When we look beyond the fundamentals of tearing down silos and establishing greater collaboration, communication and transparency, DevOps is a label assigned to a framework of best practices and technologies that organizations leverage to deliver systems faster, more efficiently and without sacrificing quality. The best practice within that framework is continuous improvement, which provides stakeholders with data and feedback to constantly improve their ability to deliver products that advance strategic business objectives. This is done through key performance indicators (KPIs) that align with the goals of the business.
Continuous improvement thrives on a robust program of KPIs that measure key attributes of a successful development team in the context of what is important to your organization. These KPIs provide you with the opportunity to continuously evaluate your system delivery processes and supporting technologies, and identify opportunities to make changes that produce better outcomes. In general, all organizations should be continuously improving their system development and delivery against three primary KPIs:
- Quality: The value and performance of software you deliver to customers.
- Velocity: The speed at which you develop and deliver software to customers.
- Efficiency: The ease (low resource consumption, minimal latency) with which you develop and deliver software to customers.
For now, let’s focus on what’s required to continuously measure and improve against them.
Continuous Improvement KPIs vs. Metrics
KPIs provide baselines for minimally acceptable performance levels across critical areas that impact the success of your business. Metrics measured against these KPIs help development teams improve what they’re doing to support the performance of the business in light of its goals.
There are hundreds of metrics available (escaped versus trapped defects, features deployed and mean time to X, to name a few). The problem is most organizations focus too much on non-business-related metrics and data points and end up measuring the wrong things, such as how many lines of code have been written. This data may be interesting, but it tells you nothing of how well or within what time frame the code was written, or how that affects the delivery of value to customers.
Your metrics should align with the goal-oriented KPIs of your business. For example, if a goal is to increase the quality of software after an influx of customer support issues related to defects, you should measure how many defects are escaping and how many are being trapped in testing. However, the remaining challenge for most organizations is actually capturing this metrics data to accurately measure progress and continuous improvement against, for example, a quality baseline.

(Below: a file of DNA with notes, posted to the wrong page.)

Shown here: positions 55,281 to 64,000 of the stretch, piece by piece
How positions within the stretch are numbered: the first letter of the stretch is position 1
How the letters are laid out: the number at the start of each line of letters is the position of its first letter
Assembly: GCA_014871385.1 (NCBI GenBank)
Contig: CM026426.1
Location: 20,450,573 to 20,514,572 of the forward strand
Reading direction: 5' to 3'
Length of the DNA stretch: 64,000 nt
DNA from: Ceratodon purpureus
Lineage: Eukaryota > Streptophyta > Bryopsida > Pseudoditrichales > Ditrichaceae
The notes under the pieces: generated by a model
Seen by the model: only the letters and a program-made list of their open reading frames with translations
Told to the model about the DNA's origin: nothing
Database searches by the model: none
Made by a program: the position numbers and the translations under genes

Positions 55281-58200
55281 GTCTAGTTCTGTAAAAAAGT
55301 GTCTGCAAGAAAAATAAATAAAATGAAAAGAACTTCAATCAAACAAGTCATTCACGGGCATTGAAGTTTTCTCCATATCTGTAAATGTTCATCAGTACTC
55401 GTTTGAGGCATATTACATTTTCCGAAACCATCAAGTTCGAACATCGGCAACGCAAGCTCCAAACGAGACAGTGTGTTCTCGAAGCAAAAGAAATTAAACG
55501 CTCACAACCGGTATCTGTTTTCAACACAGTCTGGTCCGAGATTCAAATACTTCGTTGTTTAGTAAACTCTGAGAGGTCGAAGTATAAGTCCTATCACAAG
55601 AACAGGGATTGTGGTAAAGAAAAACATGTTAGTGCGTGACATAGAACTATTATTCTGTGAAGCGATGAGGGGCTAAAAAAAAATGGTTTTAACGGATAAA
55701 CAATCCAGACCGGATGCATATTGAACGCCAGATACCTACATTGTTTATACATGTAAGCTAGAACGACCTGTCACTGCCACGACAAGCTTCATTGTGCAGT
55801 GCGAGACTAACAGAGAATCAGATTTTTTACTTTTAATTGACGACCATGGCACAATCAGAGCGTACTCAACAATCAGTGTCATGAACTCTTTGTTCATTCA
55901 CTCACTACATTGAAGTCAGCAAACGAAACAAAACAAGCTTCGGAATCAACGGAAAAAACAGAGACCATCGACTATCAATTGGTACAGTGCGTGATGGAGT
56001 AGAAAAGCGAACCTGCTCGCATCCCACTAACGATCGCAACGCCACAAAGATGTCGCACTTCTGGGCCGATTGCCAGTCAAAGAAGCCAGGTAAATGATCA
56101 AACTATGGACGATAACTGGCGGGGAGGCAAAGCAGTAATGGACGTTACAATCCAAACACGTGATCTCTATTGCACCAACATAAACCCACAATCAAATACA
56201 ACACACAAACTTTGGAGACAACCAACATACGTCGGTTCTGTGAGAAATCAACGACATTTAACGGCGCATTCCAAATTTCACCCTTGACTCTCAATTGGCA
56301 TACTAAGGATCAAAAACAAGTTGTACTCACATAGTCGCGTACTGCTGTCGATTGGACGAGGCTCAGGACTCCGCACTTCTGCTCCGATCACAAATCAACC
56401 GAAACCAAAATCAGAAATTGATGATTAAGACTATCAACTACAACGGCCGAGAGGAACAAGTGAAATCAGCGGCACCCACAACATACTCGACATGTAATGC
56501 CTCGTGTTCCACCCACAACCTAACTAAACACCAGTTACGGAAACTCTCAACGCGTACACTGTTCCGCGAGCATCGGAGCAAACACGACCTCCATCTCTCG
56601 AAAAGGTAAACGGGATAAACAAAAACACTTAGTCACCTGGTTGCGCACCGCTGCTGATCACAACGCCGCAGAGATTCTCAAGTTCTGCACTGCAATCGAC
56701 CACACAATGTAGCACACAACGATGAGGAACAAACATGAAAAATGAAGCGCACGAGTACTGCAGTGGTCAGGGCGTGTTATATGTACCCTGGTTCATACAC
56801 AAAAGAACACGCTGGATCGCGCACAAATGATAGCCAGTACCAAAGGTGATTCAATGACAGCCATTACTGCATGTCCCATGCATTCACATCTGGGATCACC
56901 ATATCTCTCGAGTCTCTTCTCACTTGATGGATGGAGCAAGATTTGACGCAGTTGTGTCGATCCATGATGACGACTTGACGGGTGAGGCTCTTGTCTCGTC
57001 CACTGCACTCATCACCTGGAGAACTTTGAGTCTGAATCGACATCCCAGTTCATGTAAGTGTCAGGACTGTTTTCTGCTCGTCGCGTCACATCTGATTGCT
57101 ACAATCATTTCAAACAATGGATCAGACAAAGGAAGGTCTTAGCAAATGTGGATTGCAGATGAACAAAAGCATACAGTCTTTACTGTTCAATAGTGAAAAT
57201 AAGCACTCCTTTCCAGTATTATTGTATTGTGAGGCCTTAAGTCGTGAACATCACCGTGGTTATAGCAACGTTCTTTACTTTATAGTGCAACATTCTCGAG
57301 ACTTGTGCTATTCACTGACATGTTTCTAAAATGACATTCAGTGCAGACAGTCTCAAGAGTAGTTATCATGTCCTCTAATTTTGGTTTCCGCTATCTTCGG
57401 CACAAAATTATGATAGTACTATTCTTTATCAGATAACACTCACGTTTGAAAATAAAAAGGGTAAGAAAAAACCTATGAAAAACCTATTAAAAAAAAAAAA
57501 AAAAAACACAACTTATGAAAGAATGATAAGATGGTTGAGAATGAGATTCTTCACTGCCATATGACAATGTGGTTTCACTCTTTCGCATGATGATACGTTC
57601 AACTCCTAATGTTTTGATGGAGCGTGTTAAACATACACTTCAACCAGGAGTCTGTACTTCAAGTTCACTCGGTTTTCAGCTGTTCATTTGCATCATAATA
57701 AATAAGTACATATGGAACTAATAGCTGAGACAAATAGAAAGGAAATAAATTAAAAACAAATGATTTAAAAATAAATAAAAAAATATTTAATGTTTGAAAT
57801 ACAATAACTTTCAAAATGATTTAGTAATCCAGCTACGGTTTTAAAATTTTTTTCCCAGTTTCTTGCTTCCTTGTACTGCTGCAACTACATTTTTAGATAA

Collecting Data for Continuous Improvement
A large reason organizations struggle to capture the right metrics data is they rely on outdated project management tools and manual effort. Developers and other team members painstakingly capture and contribute metrics data through status reports and meetings. Project managers then spend the bulk of their time analyzing and producing even more reports to provide the necessary feedback to support continuous improvement.
In a digital economy where fast beats slow, this slow approach of manual data collection constrains and negates the business objectives of increasing quality, velocity and efficiency simultaneously. Core to Agile is the production of working software and minimizing the amount of work not directly related to that endeavor. If you want to move to an agile, iterative world, you want to minimize activity or any work that’s not directly related to the software delivery effort.
That’s why, for true continuous improvement, you want your tools to automatically produce the right metrics data to measure and continuously improve upon KPIs, rather than relying on developers to attend status meetings and feed project managers information used to manually build reports.
Once you’re able to visualize this data with a modern dashboard-driven analytics tool, you can use that information to constantly assess and evaluate system development and delivery productivity, and help developers make behavioral changes. You will have the necessary information to tweak processes and tooling and better educate team members.
For example, if your software quality drops below its KPI-defined baseline and your metrics show increased efforts utilized to resolve break/fix issues, you can make a valuable correlation leading to smarter actions to improve quality, such as tweaking or changing testing methods and possibly using more effective testing tools.
In this way, continuous improvement becomes embedded in your software delivery architecture, as you’re no longer making gut-based decisions that require you to wait for an outcome and guess again. Instead, you’re using data to drive strategic, fact-based shifts in behavior as you develop software, with the knowledge that these changes will have a real impact on the business.
Making Continuous Improvement Across Platforms
Ultimately, continuous improvement must reach across platforms in your organization—from the cloud to the mainframe. Development teams should work to continuously improve system delivery across all development platforms.
The KPIs mentioned must apply to the entire development team and business, not just developers on one particular platform or skill set. You want to identify KPIs that are critical to the successful delivery of systems that support your customers, employees and business partners.
Now that we have covered the importance of continuous improvement through the use of system delivery KPIs, stay tuned as we explore the individual topics of quality, velocity and efficiency at a deeper level in subsequent articles.